STEM grants for local schools

YUMA, Ariz. – Arizona Public Service (APS) and the Phoenix Suns are teaming up to help schools K-12 state-wide and Yuma County is no exception. $50,000 in STEM (Science, Technology, Engineering, and Math) grant money will be awarded to schools throughout the Grand Canyon State.

“We’ve seen students go out and do ecology projects, we’ve seen elementary students do roller coaster projects to learn about physics. So, it’s a great opportunity for teachers to get that money into their individual classrooms for projects,” said Anna Chaulk, Community Affairs Manager for APS.

Grants awarded can amount to as much as $2,500 according to APS officials. School officials say grants like these always come in handy.

“These grants always come in to support us and to allow us to deepen our educational opportunities for our kids in our community,” said Duane Sheppard, Associate Superintendent Yuma Elementary School District 1.

APS officials say this is a way for them to invest in the community and the future of thousands of kids throughout the state.

“We are growing our future workforce and when those kids come out of school on the other side of that we have a stronger workforce to choose from,” said Chaulk.

Schools interested in a chance at a STEM grant have until October 7th to submit their application.

About The Author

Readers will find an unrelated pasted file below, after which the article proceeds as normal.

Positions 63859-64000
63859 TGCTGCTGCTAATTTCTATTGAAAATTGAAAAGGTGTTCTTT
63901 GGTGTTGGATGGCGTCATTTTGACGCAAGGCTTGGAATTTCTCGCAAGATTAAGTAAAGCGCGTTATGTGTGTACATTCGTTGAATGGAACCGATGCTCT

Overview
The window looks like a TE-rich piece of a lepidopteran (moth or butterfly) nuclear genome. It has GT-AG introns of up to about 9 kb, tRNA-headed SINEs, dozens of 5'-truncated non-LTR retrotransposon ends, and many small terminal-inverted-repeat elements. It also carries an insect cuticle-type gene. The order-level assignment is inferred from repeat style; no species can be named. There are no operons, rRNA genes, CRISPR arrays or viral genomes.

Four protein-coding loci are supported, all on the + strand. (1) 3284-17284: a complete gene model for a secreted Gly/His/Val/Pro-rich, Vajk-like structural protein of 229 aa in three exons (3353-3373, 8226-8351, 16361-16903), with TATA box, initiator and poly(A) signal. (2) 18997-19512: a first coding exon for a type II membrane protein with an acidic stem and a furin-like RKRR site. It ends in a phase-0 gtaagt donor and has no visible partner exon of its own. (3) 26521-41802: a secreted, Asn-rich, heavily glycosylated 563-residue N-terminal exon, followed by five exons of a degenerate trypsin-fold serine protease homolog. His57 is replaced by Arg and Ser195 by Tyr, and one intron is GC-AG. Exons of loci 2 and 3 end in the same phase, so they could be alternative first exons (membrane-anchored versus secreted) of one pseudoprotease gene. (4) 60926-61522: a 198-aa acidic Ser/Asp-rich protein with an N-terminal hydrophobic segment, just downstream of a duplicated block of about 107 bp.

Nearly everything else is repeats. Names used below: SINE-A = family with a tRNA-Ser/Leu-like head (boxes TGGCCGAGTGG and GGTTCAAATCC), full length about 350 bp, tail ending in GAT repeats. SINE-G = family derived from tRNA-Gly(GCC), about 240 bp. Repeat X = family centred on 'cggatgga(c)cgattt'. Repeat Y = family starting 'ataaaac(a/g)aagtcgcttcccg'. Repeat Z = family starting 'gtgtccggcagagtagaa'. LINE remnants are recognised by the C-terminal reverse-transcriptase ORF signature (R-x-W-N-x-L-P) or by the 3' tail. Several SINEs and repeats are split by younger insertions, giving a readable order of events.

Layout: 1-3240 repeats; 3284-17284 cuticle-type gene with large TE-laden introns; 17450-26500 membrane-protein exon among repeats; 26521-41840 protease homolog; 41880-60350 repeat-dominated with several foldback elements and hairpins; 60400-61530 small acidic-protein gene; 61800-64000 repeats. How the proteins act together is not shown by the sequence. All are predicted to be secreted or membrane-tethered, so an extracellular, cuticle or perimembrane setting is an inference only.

Eduardo Santiago joined the FOX 9 and ABC 5 news team in February, 2012. That’s the same year KECY launched its very first local newscast. He has been covering local news in Yuma and the Imperial Valley since his start as a KYMA photojournalist in 2006. During his decade in broadcasting, Eduardo has covered some of the biggest stories in the Desert Southwest – from President Bush’s visit to Yuma, Ariz. to the uncovering of drug tunnels that span the US-Mexico border. One of the most memorable stories Eduardo covered was the 2010 Easter Earthquake that rocked the Imperial Valley, Mexicali, and Yuma. Eduardo, along with his news team, won an award from the Associated Press for best coverage of an ongoing story following the quake. Before he made his move to TV, Eduardo was just a kid born in East Los Angeles, where he spent his early childhood. His parents moved him to Mexicali, B.C. Mexico, where he did most of his elementary school education. He finally landed in El Centro, where he graduated from Central Union High School in 2005. Eduardo is currently a student at Imperial Valley College. You can find Eduardo hanging out in the Imperial Valley and Yuma with his family on any given weekend. His off-screen passion is playing guitar and sports.

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